And in the tide
tight with time and its turning
they left their posts,
impaled upon the sand,
impressed upon the land.

And there they stood
ten in heart and ten in tide
for time to tend,
impaled upon mind,
impressed upon mankind.

And on they marched
up the land and on from shore
for evermore
impaled upon their wain,
impressed upon the flame.

And out with wave
woe on water and touch from time,
tormented years
impaled upon the crest,
impressed upon the chest.

And on they went
refugees in search of root
swept along the shore
impaled upon with tears,
impressed upon with fears.

And on it goes
those who run and those who can stay
and those who are lost,
impaled upon the wars,
impressed upon the waves.

All words by Damien B. Donnelly

This 2nd photograph is also of St Clair beach, Dunedin, Otago, New Zealand, taken by Nigel and used by Liz for her blog Exploring Colour.

The original link to Liz’s blog post is;

Liz has also penned a glorious poetic tribute to these long standing piles entitled Survivors and the link is

Nigel’s Landscape Architecture blog is;



  1. Oh wow! I’d just reblogged The Breaking Of The Blue when I saw in the notifications that you’ve done another fabulous poem for this photo! You’re amazing and I got such a surprise.. will be revisiting this one asap to take it in properly as gotta run right now. Huge thanks 🙂 🙂

  2. Pingback: Ten In Heart and Ten In Tide – Exploring Colour

  3. As you can see I’ve reblogged your second poem Dami and what a wonderful bonus it is to have this one too! The reference to refugees made a big impression on me. I don’t imagine you could’ve had any idea that in April 2016 Dunedin accepted their first group of Syrian refugees and this was a big step for the city and really hit the news. Previously refugees have usually arrived at the big North Island cities and have gone through their settling-in period there. These old piles had made me think of the early settlers arriving on their ship and then being off-loaded onto the shore from the little boats that would ply to and fro between ship and shore. But your poem changed my vision and now I see careworn refugees arriving with hope in their hearts of building a new life in safety. Thank you for your poems because they are very perceptive and beautiful.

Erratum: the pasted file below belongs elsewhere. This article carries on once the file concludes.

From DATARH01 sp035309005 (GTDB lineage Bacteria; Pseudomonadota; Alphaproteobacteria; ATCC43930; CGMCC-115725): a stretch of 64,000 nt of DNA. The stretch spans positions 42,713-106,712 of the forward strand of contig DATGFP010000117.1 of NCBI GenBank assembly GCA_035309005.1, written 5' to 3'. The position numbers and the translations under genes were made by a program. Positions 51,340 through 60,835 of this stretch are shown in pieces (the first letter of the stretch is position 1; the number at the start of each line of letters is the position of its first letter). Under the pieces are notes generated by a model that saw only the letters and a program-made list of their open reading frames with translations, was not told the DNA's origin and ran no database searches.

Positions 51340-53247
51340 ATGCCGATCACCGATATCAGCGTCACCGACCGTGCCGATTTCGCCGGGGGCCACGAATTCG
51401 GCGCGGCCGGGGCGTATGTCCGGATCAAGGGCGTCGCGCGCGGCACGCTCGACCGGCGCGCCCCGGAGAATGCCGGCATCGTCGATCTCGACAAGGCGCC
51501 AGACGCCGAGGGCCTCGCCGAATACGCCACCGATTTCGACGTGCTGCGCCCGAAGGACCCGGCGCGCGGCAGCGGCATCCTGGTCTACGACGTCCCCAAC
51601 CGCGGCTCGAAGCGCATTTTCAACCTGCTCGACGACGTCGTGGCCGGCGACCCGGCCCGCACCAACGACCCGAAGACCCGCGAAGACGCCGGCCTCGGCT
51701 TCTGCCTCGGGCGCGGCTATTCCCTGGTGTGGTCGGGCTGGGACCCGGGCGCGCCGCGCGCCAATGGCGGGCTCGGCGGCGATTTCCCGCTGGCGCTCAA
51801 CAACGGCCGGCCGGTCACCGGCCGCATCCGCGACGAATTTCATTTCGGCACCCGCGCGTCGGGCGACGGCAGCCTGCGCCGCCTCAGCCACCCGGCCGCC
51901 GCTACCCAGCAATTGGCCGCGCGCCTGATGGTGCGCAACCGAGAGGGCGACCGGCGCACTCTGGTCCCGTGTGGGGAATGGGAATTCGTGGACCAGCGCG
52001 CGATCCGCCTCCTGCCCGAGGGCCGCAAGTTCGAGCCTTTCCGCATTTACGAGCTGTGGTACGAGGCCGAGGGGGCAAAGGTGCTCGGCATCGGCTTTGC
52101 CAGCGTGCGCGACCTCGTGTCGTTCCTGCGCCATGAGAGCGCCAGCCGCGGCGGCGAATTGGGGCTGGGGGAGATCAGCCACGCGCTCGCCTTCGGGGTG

• When I saw the piles and the lights heading off inland in the distance a journey immediately came to mind, the struggle of those who survived, who carry the flames of the hope and the souls of the past; those who were left behind or lost on the journey, the hills we all have to climb and the oceans too many have to cross to seek refuge, I am so glad to hear how Dunedin opened its gates to welcome in a new hope. I think our global commonality is that we are all refugees looking for our place in the world, just some of us have it much easier and a more comfortable journey than others. Thanks to you and Nigel for inspiring me to think about the stories behind these beautiful photographs.

      • You’ve given us so much more in return Dami, what you’ve written here is very wonderful, very precious. I think I’d like to publish the photo and our poems on my new blog as a special feature, and include what you’ve written above, along with your poem.. is that ok by you?

      • Oh GOOD.. since I sent the message I’ve got the page drafted up. Thank you for your kind words.. hugs back from kiwiland! Not so summery here now – rained all last night and cold today!! Early autumn on the cards I think!

      • Oh dear! It seems the world is geared up for this chilly season to last a little longer! Happy to have caught a little sun in California even if three of our party came down with fevers and colds! I just got a tickle in the throat and an exceptionally low voice that seemed to rise up from my ankles 🤭🤔🙄

  4. Pingback: DANCING IN THE CURRENT – Deuxiemepeau; Picturing Poetry by Damien B. Donnelly

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